Phoibos pushed Adonis’s shirt up, but decided against removing it. The linen was soft, although thin, and the air was cool. Phoibos leaned down and licked Adonis’s nipple. Adonis moaned and bucked gently, like he wanted more. That would be easy to give. Phoibos blocked out the sounds of the weeping woman and dedicated himself to the task at hand. Adonis looked older naked than he did clothed. His shoulders were broad and his waist thin. Puberty had come to visit if not to stay. Phoibos licked down every rib, calling forth quiet gasps and moans from Adonis.
He dipped his head below Adonis’s waist and tasted his rod though the thin linen of his breeches. Adonis arched his back and cried out. Kallisto shrieked. Adonis stiffened and Phoibos slid up to speak in his ear. “My Adonis, my love. You are mine, no one else’s. Every gasp, every pant, every moan makes you more mine. I will never let you go as long as I draw breath.”
Giorgos taunted Kallisto. “See how he likes it. He does not care who watches. His face is pink and his eyes glossy. He wants what Lord Phoibos is giving him. He wants it so much that he does not care that his mother is watching.”
Phoibos hated to take the boy under the gaze of others, but he could no longer deny that he was going to take him—his body, his heart—and keep him forever. From the moment he set eyes on Adonis, from the boy’s first blush, Adonis had been his. Whatever rumor would say, nothing could make Phoibos give him up now. Phoibos sat back and tugged Adonis’s breech belt loose. “I will fill you with so much pleasure that you will not be able to stop your voice. You shouldn’t even try.”
Adonis’s eyes were wide and dark, his mouth open slightly as he panted, and his tongue peeking from his lips as if begging for another kiss. How could anyone neglect so beautiful a boy? How could anywhere but a palace be worthy of him? How could anything less than silk brush his precious skin? Phoibos pulled Adonis’s hose and breeches off in one smooth movement and then bent between his knees, taking Adonis’s rod in hand. Phoibos gently licked the oozing tip then sucked on it to the rhythm of Adonis’s ragged breaths. He took the rod deeper into his mouth, producing louder gasps from Adonis.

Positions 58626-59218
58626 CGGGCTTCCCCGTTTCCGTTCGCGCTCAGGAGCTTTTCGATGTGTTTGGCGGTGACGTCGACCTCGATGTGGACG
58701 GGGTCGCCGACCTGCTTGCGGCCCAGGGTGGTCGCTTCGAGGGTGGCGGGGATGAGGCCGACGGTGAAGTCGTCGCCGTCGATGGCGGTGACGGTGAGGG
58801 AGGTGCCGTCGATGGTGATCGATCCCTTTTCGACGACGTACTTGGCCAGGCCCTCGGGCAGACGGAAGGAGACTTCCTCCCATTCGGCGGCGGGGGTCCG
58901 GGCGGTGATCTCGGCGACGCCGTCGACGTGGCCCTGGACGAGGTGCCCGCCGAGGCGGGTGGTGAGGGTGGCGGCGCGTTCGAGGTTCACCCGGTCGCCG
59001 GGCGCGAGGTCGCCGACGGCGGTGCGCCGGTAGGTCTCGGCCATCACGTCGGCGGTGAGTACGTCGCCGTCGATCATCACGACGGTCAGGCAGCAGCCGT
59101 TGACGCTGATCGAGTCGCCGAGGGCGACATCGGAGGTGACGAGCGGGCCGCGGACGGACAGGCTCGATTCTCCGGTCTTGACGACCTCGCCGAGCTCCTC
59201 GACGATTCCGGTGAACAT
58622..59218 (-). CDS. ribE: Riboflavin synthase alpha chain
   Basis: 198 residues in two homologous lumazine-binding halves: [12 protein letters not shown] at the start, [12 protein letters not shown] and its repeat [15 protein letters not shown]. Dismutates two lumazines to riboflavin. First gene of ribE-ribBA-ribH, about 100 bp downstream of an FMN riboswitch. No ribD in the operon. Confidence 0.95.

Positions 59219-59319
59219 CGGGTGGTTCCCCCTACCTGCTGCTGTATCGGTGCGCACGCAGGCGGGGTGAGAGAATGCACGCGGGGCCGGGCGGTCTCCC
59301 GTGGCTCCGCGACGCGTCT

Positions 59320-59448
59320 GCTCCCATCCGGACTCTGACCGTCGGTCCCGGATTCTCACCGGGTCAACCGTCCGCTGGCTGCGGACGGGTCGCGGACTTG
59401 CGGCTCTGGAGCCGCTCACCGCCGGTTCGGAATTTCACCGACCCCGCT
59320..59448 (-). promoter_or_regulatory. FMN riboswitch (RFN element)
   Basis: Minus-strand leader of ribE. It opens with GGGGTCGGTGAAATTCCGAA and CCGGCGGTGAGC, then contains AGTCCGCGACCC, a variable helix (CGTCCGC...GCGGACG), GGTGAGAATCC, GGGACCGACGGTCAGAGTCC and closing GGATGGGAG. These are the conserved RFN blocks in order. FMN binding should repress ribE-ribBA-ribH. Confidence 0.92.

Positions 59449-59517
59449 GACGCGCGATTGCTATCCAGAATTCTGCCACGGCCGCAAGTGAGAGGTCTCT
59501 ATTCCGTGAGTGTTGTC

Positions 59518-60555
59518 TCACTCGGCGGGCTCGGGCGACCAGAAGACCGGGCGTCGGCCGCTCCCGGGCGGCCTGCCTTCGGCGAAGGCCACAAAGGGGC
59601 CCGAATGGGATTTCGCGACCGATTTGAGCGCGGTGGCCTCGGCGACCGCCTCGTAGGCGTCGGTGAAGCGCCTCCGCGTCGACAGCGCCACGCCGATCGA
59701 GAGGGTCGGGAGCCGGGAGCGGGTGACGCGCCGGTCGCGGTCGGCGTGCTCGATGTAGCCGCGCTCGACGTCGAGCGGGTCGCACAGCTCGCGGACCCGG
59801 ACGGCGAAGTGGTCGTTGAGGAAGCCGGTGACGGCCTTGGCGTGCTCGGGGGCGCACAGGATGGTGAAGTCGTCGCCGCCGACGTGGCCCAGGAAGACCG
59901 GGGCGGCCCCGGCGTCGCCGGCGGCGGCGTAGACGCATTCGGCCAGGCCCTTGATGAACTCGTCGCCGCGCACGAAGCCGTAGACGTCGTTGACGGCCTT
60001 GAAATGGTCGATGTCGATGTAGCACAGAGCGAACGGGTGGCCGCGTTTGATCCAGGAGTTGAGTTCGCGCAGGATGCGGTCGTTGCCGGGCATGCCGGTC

“Nereus will be pleased with how you protected his boy,” Giorgos whispered, “He’s sure to shower you with silk and jewels. Perhaps he will buy you pearls like a proper bride.”
Phoibos looked up to see Adonis’s eyes on him. He must not have heard Giorgos—or Kallisto’s protests—over his fast, ragged breaths. Phoibos lifted his head and took the rod in hand, pulling the foreskin up and pushing it down as he said, “It’s okay. You can let go. I will be here for you. Tonight, tomorrow, forever, you will always be mine.”
Then he sucked Adonis’s rod back into his mouth and rubbed a thumb up Adonis’s crack. Adonis lifted his hips, thrusting his rod deeper into Phoibos’s mouth. Phoibos opened his throat as Adonis released himself in ecstasy.
Adonis lay panting, his limbs too heavy to move. He let his eyelids close. His mother screamed, “Worthless. Less than worthless. What kind of king would you make for Tyche now? You give your ass to the first man who asks for it. King Slut, Lord Whore! I regret I ever birthed you.”
His heart and body betrayed him and so he betrayed his mother. He should be in tears, but he was too tired to cry. He had no emotions at all, like he was waking from a dream. Phoibos lay beside him, brushing Adonis’s hair from his damp forehead and peppering his face with gentle kisses.
Giorgos laughed. “King Adonis? Is that what you wanted? No, don’t lie. Being the king’s mother isn’t enough for you. You are ambitious. You wish to be Queen Kallisto, but how could you be so naïve as to believe that once Nereus got the throne he’d offer you his hand? Women are simply a commodity for a man like him. Adonis now, he can’t be replaced, for he is the only one of Nereus’s widely scattered seeds to ever bear fruit.”
“That’s not true. Nereus loves me! He will marry me.”
“Keep saying that if it makes you feel better, but women fall over themselves to catch a powerful man. Many are willing to take Nereus even though rumor says he cannot beget children. His new wife will take him to bed every night in hopes of another miracle. And if a son is born, do not doubt for one moment that Adonis will be cast aside.”
“No!” Adonis’s mother shouted. “Nereus will never betray us. He loves us.”